Is there not an xBABIP for pitchers based on hit types allowed?

channelclemente
Guest
4 years 5 months ago

The facet of Matt Cain’s performance is how a RHP induces LHBs to hit 0.185 against him. Today, it seems his contract talks with the Giants went way south. Maybe he’s a Yankee ‘in slow transit’ in 2013?

vivalajeter
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vivalajeter
4 years 5 months ago

This is a nice, well-written article, and I agree with the main points. But it also touches upon a couple of things that make people skeptical of sabermetrics.

1) “This is a common perception about BABIP, and one that used to be in favor among sabermetric circles.” A lot of sabermetric-oriented fans can be pretty arrogant with their opinions (a ‘holier than thou’ attitude). With BABIP, sabermetric circles were wrong VERY recently. There were articles that completely chalked up BABIP fluctuates to luck. Heck, I first heard about it while reading a Neyer article on espn.com and I distinctly remember him calling it luck. Now we know better, and we have other issues that impact BABIP. What’s to say we’re not wrong about other things, and 2 years from now xFIP will be looked upon very differently? It can be hard for a non-stats guy to have faith in sabermetrics when we talk so confidently about an issue, only to be wrong a couple years later.

2) “So instead of the word “luck”, I prefer to use “random variation” to describe BABIP.” I know what you’re saying – but for the average person, this seems like spin. “It’s not racism, we prefer to call it profiling!”

Paul
Guest
Paul
4 years 5 months ago

I think both of these points are dead-on. I too do not question Steve’s sincerity, but this felt a little Twilight Zonish as I was reading it.

When exactly did the SABR community decide BABIP has very little to do with luck? As Viva states, I see articles on FG and elsewhere all the time claiming that if a guy had a low BABIP one year, he’ll regress the next because he got lucky. It’s the entire Alex Gordon regression argument.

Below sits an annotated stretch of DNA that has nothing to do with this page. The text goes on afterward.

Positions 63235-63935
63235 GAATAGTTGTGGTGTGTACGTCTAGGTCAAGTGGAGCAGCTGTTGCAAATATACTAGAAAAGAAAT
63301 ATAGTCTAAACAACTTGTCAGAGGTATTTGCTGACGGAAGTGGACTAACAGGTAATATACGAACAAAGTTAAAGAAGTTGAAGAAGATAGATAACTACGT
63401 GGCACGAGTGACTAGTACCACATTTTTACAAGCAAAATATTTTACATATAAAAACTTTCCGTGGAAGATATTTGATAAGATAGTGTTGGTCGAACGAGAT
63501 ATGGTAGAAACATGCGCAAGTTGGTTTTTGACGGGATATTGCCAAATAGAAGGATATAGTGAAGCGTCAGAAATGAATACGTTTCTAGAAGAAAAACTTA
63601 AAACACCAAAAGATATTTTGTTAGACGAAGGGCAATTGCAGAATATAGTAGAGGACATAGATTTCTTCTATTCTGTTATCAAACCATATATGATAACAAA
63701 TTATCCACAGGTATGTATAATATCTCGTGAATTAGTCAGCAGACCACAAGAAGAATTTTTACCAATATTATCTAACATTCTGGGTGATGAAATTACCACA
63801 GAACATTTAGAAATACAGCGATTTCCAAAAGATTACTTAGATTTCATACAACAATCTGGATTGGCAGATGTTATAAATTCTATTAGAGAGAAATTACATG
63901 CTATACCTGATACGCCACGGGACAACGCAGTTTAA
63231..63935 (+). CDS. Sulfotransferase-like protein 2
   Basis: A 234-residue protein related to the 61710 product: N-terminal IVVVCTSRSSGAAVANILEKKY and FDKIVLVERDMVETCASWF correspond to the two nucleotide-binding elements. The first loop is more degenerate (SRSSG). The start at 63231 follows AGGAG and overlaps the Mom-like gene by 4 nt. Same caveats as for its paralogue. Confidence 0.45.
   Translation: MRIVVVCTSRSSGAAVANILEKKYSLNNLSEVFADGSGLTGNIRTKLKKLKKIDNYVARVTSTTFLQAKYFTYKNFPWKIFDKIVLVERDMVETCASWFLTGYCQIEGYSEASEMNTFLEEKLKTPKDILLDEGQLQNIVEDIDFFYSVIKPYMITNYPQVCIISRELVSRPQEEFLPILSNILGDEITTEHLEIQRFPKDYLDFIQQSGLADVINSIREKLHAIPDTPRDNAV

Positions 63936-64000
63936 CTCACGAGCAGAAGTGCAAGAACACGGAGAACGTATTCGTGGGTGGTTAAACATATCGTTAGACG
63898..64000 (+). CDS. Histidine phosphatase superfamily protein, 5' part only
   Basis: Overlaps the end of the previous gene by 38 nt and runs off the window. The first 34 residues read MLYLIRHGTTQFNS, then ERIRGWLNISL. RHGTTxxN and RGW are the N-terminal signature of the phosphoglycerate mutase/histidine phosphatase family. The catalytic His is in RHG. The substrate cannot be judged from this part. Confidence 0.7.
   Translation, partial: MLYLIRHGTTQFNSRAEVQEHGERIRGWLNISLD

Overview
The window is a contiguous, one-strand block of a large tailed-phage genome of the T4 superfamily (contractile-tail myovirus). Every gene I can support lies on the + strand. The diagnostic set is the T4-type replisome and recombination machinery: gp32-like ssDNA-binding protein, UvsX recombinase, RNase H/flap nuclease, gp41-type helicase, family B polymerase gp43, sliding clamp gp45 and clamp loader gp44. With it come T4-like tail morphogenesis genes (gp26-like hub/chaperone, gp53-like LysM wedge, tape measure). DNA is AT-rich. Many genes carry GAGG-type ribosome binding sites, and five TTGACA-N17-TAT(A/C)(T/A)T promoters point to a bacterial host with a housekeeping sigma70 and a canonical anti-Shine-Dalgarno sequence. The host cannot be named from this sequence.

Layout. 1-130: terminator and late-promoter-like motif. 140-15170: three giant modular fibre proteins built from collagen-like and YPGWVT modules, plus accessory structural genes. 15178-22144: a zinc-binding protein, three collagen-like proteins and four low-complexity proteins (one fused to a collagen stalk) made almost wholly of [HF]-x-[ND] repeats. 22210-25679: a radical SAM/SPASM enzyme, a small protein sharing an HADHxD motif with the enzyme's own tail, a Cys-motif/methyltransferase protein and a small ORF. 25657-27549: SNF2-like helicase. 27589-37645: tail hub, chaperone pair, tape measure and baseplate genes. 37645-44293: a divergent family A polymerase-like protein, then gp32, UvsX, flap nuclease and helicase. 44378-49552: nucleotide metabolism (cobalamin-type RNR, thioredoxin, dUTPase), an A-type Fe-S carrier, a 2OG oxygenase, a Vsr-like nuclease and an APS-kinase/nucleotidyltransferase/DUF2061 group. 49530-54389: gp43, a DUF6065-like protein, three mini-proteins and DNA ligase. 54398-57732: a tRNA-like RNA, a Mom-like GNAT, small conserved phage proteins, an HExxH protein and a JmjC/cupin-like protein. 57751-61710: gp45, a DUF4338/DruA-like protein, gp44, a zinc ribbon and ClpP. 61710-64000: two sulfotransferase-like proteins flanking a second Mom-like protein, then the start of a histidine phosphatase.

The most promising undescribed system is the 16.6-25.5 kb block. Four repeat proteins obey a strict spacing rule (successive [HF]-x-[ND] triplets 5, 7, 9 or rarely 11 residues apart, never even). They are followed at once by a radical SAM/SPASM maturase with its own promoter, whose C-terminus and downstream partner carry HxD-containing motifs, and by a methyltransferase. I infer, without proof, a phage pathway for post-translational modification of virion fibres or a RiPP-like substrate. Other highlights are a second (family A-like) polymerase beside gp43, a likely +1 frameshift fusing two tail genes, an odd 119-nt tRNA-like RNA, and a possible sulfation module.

And since I used the example of a hitter instead of a pitcher, doesn’t this new line of thinking completely eliminate the meme that pitchers have no control over balls in play? It was always nonsensical, but apparently we are now at this point.

I’ve seen a lot of backpedaling in this community over the past year. Claims that not considering traditional scouting methods was ditched by SABR eons ago (riiiiiight), that BABIP fluctuation might be due to fielders being tired on the road for one pitcher and not for others on their own team (Verlander), defenders can magically turn a bum of a pitcher into a consistent number 3 in the toughest division in baseball (Garza), and now this. In all cases, the presentation was in the vein of “yeah, we changed our minds about this stuff long ago.” Well, you might want to tell your writers, and somebody should also issue a bulletin to the army of “stats writers” at local papers and numerous blogs, who I guarantee are writing this very moment about BABIP being due completely to luck. Sorry, but for this concept to be so “misunderstood,” it would have had to be perpetuated over a very long period of time.

Perhaps someone should have sent out the memo before now.

JDA
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JDA
4 years 5 months ago

Oh dear. Where to begin with this one…

HasonJeyward
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HasonJeyward
4 years 5 months ago

While saberists could tone down the snark, there should never be any hesitation about admitting you’re wrong and correcting your hypothesis. That’s exactly what sabermetrics is all about. It doesn’t matter if “non-stats guys” have faith in sabermetrics or not – their faith is inconsequential. Sabermetrics is about generating better results. If a hypothesis is tweaked and yields better results, it is a success.

What is the alternative? Rigidly holding to a certain mindset despite contrary evidence? I don’t think that’s the path we want to go down in order to get “converts” from the lay folk.

bstar
Guest
bstar
4 years 5 months ago

And since using FIP to determine pitcher WAR has NOT yielded better results, man up and admit it’s wrong.

bstar
Guest
bstar
4 years 5 months ago